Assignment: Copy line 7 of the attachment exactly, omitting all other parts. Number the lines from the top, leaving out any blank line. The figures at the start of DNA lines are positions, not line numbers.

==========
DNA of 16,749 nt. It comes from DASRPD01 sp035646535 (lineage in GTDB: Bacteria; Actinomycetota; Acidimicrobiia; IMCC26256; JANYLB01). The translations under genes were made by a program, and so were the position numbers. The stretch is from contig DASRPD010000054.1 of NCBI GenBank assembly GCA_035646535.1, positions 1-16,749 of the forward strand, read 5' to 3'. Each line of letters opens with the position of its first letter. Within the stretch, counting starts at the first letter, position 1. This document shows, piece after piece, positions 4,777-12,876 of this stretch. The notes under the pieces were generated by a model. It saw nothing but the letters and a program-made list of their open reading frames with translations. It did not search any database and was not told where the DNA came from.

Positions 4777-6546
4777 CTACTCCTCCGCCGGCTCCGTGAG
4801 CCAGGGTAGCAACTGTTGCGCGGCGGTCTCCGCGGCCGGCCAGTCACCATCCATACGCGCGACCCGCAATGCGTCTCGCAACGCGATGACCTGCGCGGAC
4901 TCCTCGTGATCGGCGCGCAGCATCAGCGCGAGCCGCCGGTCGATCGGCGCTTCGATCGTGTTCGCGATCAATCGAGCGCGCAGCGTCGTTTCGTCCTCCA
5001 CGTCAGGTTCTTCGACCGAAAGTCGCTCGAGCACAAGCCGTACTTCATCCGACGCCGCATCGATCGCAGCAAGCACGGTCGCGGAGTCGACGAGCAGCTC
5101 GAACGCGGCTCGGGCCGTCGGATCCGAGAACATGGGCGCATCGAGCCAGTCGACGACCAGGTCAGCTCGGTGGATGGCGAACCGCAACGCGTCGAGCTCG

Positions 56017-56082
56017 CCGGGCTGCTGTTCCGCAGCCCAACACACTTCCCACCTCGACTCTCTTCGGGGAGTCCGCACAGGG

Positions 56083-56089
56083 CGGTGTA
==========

5101 GAACGCGGCTCGGGCCGTCGGATCCGAGAACATGGGCGCATCGAGCCAGTCGACGACCAGGTCAGCTCGGTGGATGGCGAACCGCAACGCGTCGAGCTCG